This Week in Film: June 6th 2008
This week in film, Mongol , the Academy Award nominated film about the rise of a young Mongolian who would grow to become the feared Genghis Khan, finally reaches wide release this week. The German/Kazahkstanian/Russian/Mongolian film was well received at TIFF this past year and so far has been continuing to receive promising reviews. To find out why you should see a film that revises old stereotypes of the Mongolian war-lord and more, read after the break.
Sergei Bodrov cuts no corners in this epic film that follows the young Temudjin (later to be known as Genghis Khan) through painful ordeals as a child that would inspire and incite him to fight in an attempt to unite and conquer the Mongolian people. The film is able to seamlessly integrate stunning cinematography, rich and intense fighting scenes and extremely strong performances by Tadanobu Asano as Temudjin and newcomer, Mongolian actor Khulan Chuluun as the Khan's decisive and cunning wife Borte. Not once for a moment did this film feel its running time and indeed if this film becomes part of a trilogy, you can expect to see me at the next one. Mongol opens this weekend at the Varsity.
Monday night at the Bloor Cinema delivers Working Class Rock Star, a documentary following several bands as they try to make a living and break into the music business without falling below the poverty line. Just think, this is quite a poignant film to be screened only days before NXNE. In an interesting twist to the post-screening party, Working Class Rock Star will also be hosting a show after the film at the Annex Wreck Room, only a few steps from the Bloor, featuring performances by a few bands that were interviewed for the film.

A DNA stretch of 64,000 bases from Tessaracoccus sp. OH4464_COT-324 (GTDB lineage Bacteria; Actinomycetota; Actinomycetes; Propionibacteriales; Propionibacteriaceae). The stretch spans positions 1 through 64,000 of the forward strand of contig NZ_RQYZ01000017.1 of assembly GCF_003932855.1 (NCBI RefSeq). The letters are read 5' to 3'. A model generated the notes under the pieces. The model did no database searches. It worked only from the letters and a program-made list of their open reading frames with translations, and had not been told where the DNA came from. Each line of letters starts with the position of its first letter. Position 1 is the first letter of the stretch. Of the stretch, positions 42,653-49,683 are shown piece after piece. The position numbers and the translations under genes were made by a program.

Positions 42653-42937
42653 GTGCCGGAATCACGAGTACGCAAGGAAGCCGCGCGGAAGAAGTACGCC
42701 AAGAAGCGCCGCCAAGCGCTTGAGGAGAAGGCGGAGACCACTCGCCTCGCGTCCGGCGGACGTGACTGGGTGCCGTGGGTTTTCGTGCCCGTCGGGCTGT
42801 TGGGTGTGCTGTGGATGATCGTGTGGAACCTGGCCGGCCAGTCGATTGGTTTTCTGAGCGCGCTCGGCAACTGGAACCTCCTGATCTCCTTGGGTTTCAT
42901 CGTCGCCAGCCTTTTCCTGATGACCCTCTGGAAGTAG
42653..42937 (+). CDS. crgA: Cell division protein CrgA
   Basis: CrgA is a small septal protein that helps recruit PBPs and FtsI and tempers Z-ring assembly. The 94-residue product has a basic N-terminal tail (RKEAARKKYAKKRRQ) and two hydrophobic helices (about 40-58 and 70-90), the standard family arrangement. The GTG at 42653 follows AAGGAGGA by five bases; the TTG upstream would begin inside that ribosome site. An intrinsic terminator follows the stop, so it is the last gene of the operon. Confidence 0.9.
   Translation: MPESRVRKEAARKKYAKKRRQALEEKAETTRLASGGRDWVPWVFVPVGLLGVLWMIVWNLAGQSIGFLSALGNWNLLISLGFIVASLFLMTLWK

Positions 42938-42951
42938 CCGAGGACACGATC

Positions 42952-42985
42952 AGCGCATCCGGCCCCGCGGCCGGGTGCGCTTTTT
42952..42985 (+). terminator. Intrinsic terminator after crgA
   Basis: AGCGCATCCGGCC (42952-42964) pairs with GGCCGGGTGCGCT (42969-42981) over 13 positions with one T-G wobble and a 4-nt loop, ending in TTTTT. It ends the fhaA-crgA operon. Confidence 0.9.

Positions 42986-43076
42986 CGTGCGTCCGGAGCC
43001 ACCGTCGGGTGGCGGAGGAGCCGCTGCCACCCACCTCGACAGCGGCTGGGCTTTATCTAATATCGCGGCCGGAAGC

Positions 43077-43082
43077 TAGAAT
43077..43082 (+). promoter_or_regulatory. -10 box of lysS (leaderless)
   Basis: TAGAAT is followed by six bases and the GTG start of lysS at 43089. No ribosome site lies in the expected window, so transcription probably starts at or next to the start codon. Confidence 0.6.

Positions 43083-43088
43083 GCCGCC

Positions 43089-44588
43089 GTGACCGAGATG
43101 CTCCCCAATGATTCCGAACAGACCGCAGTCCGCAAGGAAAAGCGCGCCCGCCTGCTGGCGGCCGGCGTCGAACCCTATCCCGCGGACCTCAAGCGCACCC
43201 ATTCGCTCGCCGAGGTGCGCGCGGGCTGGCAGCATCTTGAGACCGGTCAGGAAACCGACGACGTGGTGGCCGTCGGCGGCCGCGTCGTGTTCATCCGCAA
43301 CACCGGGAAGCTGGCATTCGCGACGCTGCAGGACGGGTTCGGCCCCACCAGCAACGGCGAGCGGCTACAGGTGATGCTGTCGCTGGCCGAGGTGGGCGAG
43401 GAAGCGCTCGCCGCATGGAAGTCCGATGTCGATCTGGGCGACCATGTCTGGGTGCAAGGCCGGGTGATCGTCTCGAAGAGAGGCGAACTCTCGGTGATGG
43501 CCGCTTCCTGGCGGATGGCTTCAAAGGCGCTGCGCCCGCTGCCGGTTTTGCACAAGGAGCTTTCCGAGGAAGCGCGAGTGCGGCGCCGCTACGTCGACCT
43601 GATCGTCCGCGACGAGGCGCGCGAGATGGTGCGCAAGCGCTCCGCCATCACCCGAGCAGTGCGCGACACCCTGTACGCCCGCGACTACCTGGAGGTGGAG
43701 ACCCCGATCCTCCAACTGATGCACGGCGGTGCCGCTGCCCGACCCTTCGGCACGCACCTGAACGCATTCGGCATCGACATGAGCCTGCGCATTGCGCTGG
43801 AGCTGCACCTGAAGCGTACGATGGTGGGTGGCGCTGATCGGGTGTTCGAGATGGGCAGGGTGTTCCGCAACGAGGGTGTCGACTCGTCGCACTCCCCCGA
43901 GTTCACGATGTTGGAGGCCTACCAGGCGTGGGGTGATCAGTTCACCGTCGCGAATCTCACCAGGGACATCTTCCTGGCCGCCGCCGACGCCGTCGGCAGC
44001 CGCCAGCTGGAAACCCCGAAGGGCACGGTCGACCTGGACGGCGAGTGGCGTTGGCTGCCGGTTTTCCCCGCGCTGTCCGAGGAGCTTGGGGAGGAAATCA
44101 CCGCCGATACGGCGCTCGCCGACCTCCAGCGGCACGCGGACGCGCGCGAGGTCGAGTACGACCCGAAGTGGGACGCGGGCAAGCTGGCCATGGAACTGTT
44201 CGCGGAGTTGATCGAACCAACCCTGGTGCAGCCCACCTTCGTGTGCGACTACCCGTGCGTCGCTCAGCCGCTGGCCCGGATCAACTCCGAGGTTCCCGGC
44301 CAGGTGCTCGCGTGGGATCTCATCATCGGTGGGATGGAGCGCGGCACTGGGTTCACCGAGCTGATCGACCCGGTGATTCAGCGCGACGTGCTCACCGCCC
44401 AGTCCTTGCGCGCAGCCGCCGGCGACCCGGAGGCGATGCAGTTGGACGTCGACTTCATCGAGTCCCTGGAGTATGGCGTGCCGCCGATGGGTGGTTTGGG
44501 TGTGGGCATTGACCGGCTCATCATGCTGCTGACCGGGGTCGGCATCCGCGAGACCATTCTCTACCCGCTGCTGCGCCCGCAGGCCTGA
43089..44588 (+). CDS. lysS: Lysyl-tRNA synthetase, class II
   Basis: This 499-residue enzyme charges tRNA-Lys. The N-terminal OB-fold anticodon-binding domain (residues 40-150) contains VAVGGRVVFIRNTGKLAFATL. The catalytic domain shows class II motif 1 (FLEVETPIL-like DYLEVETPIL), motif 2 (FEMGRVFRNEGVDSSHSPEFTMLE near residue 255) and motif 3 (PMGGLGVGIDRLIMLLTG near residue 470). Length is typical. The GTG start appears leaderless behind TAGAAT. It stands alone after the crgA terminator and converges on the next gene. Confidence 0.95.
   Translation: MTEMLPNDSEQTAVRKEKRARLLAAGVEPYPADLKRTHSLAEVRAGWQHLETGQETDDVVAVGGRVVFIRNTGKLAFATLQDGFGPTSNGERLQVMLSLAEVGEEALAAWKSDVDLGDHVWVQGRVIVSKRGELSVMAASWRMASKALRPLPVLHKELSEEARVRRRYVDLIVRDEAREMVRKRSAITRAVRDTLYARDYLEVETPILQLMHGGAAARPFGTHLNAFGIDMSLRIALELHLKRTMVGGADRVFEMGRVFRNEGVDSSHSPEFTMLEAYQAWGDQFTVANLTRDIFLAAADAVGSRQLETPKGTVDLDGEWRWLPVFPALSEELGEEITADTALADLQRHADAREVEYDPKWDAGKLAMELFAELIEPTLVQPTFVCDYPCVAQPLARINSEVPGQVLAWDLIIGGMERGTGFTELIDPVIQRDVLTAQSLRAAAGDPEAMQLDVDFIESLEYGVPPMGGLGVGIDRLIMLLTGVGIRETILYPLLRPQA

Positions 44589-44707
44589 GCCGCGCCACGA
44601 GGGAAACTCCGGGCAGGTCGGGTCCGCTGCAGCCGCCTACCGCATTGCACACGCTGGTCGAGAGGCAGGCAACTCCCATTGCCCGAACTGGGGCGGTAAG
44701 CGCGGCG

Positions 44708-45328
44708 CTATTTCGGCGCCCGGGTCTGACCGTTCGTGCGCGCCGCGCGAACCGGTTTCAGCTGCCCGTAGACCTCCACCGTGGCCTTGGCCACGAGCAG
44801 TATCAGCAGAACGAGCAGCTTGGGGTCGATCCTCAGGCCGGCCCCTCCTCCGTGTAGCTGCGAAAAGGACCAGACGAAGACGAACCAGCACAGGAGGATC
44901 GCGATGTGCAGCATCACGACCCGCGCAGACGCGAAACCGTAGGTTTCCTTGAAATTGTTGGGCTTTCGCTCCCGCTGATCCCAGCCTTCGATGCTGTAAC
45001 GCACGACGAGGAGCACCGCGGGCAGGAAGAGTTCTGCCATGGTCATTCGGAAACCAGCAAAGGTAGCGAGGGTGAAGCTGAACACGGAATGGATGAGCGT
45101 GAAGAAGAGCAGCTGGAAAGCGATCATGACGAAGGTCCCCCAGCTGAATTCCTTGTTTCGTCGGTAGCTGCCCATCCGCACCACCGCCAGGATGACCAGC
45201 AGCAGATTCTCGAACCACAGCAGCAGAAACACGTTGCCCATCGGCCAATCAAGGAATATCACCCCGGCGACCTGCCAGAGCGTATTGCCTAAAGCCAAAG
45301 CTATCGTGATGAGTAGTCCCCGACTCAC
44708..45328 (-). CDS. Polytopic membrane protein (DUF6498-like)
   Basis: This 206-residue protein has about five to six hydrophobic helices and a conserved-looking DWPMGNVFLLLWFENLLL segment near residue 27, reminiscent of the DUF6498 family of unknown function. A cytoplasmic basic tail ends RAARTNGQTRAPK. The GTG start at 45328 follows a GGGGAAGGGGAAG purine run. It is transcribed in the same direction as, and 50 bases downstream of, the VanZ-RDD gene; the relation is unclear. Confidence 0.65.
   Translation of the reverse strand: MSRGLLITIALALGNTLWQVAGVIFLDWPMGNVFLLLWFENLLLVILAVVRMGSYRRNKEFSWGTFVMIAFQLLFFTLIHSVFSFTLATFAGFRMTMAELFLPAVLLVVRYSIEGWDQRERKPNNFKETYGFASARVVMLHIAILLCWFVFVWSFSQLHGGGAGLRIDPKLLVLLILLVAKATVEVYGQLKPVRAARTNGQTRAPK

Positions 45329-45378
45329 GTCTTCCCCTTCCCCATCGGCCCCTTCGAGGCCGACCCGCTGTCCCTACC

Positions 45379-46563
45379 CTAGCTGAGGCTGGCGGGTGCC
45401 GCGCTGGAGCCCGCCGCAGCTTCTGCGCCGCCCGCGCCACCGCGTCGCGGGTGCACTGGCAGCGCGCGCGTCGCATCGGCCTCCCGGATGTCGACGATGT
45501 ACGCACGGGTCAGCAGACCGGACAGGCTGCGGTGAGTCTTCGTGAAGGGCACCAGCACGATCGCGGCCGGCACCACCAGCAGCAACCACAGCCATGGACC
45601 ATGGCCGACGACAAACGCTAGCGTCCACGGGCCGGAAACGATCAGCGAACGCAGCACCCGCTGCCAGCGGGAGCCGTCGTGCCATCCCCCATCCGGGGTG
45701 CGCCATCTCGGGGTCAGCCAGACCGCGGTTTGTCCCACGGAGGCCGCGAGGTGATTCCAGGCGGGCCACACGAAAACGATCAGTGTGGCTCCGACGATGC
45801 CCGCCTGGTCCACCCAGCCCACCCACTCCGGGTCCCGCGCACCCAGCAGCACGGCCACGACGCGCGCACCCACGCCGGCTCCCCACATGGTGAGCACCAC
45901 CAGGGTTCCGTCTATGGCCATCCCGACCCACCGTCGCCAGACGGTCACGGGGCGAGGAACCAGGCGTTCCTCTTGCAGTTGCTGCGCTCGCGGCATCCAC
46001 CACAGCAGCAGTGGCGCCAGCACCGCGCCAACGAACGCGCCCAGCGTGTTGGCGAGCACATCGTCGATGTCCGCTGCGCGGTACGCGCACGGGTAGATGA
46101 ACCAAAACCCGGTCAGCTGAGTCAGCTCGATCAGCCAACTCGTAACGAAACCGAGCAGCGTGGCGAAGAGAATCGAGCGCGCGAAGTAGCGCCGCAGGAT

More about music, the Royal is certainly smitten with a certain lady named Maria this Tuesday as they throw a Sound of Music singalong, just a week before the CBC debuts How Do You Solve a Problem Called Maria? Dress up as a von Trapp, a nun, a goatherd or any other favourite character and you just might win a prize. The hills come alive at 6:30 on Tuesday June 10th at the Royal Cinema.
The Cuban Film Festival begins this weekend, featuring a variety of recent and classic films from the tiny but mighty country. One I recommend highly would be Memories of Underdevelopment, about a man who decides to stay in Cuba through the revolution and is a significant window into what Cuba looked like at the time. For more information about the festival and their cause (Free the Five) check out their website.
Last but not least, Kung Fu Panda. Norm Wilner compared it to a Shaw Brothers film with all the goodness of a Pixar flick and I can't think of a better way to entice people to see the film or to end this weeks post.
Image: Temudjin from Mongol
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